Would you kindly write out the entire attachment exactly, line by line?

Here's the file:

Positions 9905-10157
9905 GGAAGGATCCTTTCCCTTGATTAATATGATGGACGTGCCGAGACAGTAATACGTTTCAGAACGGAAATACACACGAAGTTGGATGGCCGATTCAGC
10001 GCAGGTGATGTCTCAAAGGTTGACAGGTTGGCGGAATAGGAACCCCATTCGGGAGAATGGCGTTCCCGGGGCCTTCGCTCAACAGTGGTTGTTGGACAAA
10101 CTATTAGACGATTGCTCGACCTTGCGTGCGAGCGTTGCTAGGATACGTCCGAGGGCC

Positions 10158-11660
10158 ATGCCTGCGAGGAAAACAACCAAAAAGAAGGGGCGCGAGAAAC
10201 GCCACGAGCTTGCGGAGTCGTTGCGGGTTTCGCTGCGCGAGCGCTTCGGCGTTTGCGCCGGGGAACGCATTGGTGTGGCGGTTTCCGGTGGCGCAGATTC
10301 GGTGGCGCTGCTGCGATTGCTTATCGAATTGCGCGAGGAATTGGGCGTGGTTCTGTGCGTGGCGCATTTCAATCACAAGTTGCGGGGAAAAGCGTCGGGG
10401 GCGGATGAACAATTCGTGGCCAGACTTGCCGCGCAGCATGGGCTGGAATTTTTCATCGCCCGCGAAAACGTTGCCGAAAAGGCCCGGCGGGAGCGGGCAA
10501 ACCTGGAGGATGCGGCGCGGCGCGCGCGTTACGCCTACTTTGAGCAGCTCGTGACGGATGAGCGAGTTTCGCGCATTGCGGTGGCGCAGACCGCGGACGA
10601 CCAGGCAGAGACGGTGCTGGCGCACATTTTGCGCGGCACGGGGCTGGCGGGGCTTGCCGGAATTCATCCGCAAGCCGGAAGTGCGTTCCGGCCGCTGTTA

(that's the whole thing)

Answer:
Positions 9905-10157
9905 GGAAGGATCCTTTCCCTTGATTAATATGATGGACGTGCCGAGACAGTAATACGTTTCAGAACGGAAATACACACGAAGTTGGATGGCCGATTCAGC
10001 GCAGGTGATGTCTCAAAGGTTGACAGGTTGGCGGAATAGGAACCCCATTCGGGAGAATGGCGTTCCCGGGGCCTTCGCTCAACAGTGGTTGTTGGACAAA
10101 CTATTAGACGATTGCTCGACCTTGCGTGCGAGCGTTGCTAGGATACGTCCGAGGGCC

Positions 10158-11660
10158 ATGCCTGCGAGGAAAACAACCAAAAAGAAGGGGCGCGAGAAAC
10201 GCCACGAGCTTGCGGAGTCGTTGCGGGTTTCGCTGCGCGAGCGCTTCGGCGTTTGCGCCGGGGAACGCATTGGTGTGGCGGTTTCCGGTGGCGCAGATTC
10301 GGTGGCGCTGCTGCGATTGCTTATCGAATTGCGCGAGGAATTGGGCGTGGTTCTGTGCGTGGCGCATTTCAATCACAAGTTGCGGGGAAAAGCGTCGGGG
10401 GCGGATGAACAATTCGTGGCCAGACTTGCCGCGCAGCATGGGCTGGAATTTTTCATCGCCCGCGAAAACGTTGCCGAAAAGGCCCGGCGGGAGCGGGCAA
10501 ACCTGGAGGATGCGGCGCGGCGCGCGCGTTACGCCTACTTTGAGCAGCTCGTGACGGATGAGCGAGTTTCGCGCATTGCGGTGGCGCAGACCGCGGACGA
10601 CCAGGCAGAGACGGTGCTGGCGCACATTTTGCGCGGCACGGGGCTGGCGGGGCTTGCCGGAATTCATCCGCAAGCCGGAAGTGCGTTCCGGCCGCTGTTA